This year, the insurance industry supports Senate Bill 248, sponsored by Sen. Joe Hune, R-Hamburg, which would cap the fees medical providers can charge auto insurers. Car insurance companies say it’s unfair that they pay much higher rates for care than private health plans. Under the bill, rates would be capped at 150% of what Medicare, the government health insurance program for seniors, pays.

“We think it levels the playing field, so auto insurers are not paying three to four to five times more than other insurers,” Conarton says.

It’s not as simple as that, says the Michigan Health & Hospitals Association, which strongly opposes the bill. The association estimates that auto insurance companies would save a bundle, while hospitals would lose $1.2 billion each year if the bill passes. Health plans now negotiate lower rates on health care procedures from providers because they have so many members who need care. Auto insurers pay full price.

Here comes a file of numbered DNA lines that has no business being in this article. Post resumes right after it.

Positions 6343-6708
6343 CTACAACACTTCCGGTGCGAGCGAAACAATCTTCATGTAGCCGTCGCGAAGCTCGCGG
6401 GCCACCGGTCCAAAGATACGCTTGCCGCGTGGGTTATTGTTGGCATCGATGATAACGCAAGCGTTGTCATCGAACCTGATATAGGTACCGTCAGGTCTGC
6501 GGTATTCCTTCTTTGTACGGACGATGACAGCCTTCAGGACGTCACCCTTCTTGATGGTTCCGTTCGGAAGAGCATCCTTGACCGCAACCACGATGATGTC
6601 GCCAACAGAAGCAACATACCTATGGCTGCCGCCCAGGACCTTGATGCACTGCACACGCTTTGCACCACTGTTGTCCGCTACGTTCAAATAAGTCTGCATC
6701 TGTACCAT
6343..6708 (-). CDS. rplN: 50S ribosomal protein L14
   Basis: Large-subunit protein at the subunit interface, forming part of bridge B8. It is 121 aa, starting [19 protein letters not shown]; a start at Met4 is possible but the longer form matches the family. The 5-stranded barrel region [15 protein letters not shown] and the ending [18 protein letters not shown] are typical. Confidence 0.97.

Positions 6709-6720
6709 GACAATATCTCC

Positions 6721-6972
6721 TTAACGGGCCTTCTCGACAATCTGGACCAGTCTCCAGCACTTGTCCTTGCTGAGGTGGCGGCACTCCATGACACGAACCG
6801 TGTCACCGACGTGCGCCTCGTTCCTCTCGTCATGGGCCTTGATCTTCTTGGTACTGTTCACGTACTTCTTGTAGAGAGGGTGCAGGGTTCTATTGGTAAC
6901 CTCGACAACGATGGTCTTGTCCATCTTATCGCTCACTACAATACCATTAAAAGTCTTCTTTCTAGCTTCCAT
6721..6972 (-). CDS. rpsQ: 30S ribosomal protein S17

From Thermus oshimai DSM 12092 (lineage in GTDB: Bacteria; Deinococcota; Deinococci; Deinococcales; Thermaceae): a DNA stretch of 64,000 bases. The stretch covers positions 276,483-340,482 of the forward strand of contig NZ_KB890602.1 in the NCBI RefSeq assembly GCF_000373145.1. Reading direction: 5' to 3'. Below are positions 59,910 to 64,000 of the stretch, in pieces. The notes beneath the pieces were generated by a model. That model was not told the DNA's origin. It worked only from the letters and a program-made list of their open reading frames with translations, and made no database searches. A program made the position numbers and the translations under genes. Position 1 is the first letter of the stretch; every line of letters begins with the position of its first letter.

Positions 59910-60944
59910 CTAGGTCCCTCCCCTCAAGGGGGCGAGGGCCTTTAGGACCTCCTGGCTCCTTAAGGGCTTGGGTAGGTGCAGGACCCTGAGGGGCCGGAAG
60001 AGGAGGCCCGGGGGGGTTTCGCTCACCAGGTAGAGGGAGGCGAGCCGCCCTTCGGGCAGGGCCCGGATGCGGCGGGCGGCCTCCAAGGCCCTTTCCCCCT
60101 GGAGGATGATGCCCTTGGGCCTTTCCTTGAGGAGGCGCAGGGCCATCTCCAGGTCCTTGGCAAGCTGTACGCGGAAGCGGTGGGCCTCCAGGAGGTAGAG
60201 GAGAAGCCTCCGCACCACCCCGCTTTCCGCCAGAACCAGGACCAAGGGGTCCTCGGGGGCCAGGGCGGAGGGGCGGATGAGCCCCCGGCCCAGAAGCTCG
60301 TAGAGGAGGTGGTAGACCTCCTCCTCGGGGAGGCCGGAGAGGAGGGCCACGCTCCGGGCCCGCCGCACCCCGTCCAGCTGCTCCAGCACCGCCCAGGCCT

But the measure guarantees no consumer protections or insurance rate reductions, other than the $100 per vehicle premium cut for two years, says Laura Wotruba, the association’s public affairs director.

Hune’s bill would also launch a bureau to fight auto insurance fraud and create a new corporation to handle car accident injury claims that exceed $545,000. The bill, which passed the Senate, is now pending in the House.

Taking aim at Detroit’s car insurance quotes